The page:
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Here to help: Transparent fair and sound

Jocelyn Pryce, IBMS Head of Registration and Training, reflects on Biomedical Science Day and what can be done to improve working conditions.

Here to help: Transparent fair and sound

My reflection following the recent, successful Biomedical Science Day made me aware of how diverse we are within our group of like- minded professionals. The day brought together so many people and groups, as well as individuals, from laboratory environments in the UK and further afield. All were united in a single goal – to promote biomedical science. There was a very positive feeling created by the enthusiasm of those celebrating and this will surely be encouraging to the new graduates thinking of joining 
our profession.

A large number of the “selfies” of laboratory staff groups showed happy enthusiasm and good working relationships but, sadly, this might not be the case in all laboratories. I’d like to encourage all readers of this column to reflect on their workplace and question whether there is something they can do to improve it. 

In October 2014, the Institute formalised its commitment to the Science Council Diversity, Equality and Inclusion (DEI) project by becoming a signatory to the Science Council’s DEI Declaration. This declaration sets out our ambition to improve diversity, equality and inclusion across biomedical science communities.
Here, on the Education Team, we recently reviewed our processes to ensure that we do not treat a person or group of people any differently than others.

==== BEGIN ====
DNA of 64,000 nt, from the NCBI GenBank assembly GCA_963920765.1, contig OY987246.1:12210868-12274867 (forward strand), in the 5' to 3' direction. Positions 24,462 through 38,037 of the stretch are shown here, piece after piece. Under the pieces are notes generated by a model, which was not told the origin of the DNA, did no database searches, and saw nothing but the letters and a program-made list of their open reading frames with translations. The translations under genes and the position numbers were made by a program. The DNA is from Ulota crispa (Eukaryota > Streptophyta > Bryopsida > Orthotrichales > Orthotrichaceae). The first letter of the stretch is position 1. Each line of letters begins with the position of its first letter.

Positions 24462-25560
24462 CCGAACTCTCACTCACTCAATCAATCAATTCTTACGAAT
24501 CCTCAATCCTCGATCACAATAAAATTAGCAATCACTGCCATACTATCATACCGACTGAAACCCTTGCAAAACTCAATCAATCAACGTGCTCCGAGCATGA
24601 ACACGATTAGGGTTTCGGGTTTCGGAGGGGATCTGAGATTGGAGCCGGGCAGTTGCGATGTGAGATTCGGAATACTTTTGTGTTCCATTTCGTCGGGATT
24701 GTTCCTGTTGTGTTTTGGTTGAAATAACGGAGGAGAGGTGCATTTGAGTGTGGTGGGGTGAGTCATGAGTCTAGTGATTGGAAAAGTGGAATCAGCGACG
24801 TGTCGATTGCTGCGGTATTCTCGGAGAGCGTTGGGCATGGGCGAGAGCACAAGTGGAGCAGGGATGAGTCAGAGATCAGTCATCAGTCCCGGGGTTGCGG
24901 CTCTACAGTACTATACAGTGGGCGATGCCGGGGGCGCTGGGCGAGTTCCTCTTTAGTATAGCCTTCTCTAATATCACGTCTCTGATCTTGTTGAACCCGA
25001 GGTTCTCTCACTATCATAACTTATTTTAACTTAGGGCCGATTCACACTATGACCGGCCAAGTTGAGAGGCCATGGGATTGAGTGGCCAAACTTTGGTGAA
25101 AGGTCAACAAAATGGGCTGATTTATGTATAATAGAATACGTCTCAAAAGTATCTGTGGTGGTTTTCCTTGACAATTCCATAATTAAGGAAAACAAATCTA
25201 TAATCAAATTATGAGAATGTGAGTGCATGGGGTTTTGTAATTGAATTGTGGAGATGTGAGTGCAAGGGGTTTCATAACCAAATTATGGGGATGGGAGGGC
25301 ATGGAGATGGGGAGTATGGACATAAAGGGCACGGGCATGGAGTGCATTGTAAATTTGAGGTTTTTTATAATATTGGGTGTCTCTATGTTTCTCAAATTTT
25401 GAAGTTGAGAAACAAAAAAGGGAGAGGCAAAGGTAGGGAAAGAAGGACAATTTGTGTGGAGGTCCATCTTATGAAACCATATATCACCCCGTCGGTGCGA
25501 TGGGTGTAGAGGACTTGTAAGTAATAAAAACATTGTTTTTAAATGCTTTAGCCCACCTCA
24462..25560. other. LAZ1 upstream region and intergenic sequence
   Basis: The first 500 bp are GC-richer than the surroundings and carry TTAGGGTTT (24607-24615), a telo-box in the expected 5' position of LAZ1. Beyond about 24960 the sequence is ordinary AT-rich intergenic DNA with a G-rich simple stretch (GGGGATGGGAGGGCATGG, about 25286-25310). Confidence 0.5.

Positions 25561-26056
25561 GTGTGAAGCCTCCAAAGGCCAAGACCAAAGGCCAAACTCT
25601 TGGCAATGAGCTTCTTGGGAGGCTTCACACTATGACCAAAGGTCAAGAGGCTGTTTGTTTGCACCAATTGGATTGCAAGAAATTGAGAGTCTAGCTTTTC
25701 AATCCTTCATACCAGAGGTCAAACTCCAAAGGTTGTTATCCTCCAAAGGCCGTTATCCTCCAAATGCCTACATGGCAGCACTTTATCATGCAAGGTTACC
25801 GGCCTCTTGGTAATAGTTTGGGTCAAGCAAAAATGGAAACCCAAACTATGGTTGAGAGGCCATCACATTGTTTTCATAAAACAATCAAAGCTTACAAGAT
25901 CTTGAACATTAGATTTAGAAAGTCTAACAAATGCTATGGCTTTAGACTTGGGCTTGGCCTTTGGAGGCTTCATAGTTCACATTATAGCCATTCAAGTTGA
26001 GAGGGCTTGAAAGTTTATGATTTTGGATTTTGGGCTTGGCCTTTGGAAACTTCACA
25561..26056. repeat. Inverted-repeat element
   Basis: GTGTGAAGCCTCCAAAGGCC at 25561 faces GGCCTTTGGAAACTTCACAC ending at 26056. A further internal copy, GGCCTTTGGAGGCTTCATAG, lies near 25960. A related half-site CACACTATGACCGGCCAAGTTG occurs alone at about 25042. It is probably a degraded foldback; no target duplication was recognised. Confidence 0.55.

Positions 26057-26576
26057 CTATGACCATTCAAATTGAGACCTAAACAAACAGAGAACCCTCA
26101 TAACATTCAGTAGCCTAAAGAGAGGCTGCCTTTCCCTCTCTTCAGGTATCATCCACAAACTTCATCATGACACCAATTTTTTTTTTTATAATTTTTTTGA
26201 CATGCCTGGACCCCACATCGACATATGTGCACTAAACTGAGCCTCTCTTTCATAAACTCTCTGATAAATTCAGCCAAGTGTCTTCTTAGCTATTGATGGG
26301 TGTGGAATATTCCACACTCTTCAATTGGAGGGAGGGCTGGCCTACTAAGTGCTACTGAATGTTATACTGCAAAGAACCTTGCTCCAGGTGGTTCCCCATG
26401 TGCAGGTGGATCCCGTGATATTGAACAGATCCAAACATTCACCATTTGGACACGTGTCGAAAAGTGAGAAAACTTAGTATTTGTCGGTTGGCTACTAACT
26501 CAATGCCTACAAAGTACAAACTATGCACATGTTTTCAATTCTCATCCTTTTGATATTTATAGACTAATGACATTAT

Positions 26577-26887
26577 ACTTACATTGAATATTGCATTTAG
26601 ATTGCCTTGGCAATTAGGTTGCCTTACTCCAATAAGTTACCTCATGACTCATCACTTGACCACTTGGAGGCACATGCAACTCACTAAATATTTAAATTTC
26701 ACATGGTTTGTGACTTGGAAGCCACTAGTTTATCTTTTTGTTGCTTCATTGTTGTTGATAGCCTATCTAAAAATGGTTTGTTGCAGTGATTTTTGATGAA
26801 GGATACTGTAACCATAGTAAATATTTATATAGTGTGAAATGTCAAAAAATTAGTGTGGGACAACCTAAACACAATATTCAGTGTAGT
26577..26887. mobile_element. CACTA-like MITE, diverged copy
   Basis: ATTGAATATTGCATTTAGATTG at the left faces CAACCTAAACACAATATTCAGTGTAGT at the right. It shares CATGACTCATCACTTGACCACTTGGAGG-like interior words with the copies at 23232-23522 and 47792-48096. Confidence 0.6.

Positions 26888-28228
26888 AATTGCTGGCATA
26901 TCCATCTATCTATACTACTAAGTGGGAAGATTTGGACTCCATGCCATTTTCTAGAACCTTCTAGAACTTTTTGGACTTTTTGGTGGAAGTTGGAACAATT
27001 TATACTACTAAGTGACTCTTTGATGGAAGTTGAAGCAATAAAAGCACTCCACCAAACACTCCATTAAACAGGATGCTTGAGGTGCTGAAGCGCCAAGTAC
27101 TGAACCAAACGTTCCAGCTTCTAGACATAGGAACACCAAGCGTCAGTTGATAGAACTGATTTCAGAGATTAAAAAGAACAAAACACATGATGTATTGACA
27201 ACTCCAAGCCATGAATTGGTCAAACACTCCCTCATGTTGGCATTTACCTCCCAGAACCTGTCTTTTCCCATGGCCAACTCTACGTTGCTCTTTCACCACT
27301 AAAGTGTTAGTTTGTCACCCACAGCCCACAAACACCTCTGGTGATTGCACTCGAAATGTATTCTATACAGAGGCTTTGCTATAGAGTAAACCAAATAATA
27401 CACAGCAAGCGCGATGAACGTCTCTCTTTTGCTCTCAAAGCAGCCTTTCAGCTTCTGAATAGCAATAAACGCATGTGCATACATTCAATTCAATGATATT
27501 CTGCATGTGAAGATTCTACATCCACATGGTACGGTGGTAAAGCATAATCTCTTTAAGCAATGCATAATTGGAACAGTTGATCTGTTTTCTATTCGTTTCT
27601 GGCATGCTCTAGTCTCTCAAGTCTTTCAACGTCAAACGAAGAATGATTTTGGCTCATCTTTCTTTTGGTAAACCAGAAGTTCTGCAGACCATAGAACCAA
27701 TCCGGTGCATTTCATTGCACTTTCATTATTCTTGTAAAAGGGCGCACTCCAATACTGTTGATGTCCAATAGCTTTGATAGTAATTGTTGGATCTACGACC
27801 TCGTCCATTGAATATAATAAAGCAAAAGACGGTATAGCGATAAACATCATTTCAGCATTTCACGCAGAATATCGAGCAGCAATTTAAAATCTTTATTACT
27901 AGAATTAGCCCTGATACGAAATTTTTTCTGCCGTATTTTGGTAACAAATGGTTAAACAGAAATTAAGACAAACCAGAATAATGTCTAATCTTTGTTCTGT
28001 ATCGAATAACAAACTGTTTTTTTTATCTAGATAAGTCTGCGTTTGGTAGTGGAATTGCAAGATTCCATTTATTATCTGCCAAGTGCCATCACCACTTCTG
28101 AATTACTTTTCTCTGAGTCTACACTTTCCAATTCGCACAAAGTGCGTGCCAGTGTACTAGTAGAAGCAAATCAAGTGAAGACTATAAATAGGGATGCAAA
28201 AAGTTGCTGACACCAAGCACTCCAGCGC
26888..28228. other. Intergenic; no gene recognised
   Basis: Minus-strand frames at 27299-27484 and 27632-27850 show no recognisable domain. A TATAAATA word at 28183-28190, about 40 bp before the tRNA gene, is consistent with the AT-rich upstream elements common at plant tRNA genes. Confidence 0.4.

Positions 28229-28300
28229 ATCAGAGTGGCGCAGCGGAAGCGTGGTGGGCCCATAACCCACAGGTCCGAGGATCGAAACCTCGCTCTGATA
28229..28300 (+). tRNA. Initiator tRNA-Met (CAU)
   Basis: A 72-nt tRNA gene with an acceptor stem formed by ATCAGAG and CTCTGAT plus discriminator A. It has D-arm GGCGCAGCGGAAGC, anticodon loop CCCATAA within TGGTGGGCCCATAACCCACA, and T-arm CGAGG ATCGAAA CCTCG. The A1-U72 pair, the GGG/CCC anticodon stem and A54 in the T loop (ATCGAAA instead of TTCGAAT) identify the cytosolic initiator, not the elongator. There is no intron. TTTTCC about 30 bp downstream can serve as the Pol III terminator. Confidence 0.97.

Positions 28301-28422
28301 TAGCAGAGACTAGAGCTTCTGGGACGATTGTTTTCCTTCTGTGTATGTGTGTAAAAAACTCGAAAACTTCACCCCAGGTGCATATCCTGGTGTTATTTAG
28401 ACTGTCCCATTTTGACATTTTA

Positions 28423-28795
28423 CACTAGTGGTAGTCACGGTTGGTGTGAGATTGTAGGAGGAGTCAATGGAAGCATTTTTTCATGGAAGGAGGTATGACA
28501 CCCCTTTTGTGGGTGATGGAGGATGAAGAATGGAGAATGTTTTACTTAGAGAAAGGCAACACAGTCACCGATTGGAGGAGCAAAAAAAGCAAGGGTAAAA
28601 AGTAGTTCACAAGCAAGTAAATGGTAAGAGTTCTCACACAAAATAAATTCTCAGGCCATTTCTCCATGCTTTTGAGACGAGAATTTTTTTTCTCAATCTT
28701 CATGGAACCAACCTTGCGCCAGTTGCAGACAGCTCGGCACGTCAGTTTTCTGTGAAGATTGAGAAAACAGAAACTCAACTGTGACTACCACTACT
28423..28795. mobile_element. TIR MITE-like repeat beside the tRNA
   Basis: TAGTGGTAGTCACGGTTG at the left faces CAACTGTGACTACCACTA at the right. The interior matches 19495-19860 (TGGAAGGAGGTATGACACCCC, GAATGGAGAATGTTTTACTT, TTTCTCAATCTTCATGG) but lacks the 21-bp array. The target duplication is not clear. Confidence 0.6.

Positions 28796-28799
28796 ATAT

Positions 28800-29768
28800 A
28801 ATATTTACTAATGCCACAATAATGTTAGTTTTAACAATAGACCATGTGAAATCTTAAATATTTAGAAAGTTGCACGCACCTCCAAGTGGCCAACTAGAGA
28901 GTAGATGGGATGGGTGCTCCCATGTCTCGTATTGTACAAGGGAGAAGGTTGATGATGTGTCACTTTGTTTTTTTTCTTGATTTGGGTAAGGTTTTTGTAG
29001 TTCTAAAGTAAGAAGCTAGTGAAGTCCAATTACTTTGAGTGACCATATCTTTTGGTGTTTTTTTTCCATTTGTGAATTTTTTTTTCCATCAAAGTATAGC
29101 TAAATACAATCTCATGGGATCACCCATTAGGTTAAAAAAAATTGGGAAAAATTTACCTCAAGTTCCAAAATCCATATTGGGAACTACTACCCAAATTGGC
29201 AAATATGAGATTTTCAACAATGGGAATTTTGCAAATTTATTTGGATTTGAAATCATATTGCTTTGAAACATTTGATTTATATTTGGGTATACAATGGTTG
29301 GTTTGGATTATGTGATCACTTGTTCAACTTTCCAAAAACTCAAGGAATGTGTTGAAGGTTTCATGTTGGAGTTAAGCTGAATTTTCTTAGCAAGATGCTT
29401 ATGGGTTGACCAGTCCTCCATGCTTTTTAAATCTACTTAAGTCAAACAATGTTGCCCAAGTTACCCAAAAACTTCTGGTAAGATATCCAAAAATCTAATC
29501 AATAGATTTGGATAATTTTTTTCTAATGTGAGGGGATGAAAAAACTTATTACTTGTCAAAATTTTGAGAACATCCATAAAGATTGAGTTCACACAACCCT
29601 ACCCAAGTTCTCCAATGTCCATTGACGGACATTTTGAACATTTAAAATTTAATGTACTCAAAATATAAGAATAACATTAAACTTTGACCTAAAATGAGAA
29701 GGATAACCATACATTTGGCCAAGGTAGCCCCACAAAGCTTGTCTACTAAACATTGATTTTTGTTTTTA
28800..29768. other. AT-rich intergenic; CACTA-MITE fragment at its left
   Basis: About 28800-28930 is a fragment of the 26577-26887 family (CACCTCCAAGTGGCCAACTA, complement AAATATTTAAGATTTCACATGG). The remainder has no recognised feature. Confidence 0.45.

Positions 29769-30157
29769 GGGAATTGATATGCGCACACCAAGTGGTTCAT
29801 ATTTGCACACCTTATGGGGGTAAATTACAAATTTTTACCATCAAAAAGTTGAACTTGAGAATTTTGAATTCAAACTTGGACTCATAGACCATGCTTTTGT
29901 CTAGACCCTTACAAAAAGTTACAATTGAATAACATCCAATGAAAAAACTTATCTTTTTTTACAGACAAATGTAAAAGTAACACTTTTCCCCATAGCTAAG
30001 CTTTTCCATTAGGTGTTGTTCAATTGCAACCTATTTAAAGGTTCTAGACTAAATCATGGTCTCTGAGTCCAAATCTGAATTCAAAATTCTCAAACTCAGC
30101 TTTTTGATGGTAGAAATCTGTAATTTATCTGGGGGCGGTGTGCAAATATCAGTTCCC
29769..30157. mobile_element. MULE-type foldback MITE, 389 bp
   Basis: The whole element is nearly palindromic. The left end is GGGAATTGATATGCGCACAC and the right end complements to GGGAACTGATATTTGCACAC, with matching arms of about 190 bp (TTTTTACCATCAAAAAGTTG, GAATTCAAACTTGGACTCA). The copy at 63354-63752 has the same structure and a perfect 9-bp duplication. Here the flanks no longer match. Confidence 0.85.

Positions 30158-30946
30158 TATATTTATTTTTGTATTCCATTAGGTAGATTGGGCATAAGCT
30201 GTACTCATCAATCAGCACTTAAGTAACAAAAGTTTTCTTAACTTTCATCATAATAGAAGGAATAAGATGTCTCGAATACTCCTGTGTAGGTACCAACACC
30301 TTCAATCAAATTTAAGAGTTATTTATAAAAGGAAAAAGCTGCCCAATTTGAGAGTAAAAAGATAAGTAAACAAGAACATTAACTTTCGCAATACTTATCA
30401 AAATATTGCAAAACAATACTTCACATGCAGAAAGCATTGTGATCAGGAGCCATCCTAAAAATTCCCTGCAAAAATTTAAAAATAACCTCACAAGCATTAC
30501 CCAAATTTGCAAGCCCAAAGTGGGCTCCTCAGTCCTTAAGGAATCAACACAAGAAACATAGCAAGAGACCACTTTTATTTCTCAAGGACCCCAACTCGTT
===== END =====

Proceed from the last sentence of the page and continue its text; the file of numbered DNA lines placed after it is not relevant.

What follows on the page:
Our robust processes ensure external anonymity, no discrimination by characteristics protected by law or by lifestyle choices, culture, social or economic status. They are all fully auditable, and processes, such as the application for the Registration Portfolio or verification, are audited by senior staff on a weekly basis. We have an incident reporting process that generates investigation in instances where there may be concerns and the results of any investigations are fed back to the Education and Professional Standards Committee for action. So, I am confident that the education processes here are transparent, fair and sound. Can the same be said of your working environment?

Those of us who are registered with the Health and Care Professions Council will be familiar with its Standards of Conduct, Performance and Ethics, and these will form the tenet of our professional life, but sometimes the ethos of these get forgotten and people lose their way. My challenge to you is to look inside yourself and recognise any areas where improvement can be made and then take a positive step towards making your laboratory the best it can be. We should all be proud to work in biomedical science and our recent Biomedical Science Day was our first chance to celebrate this.   

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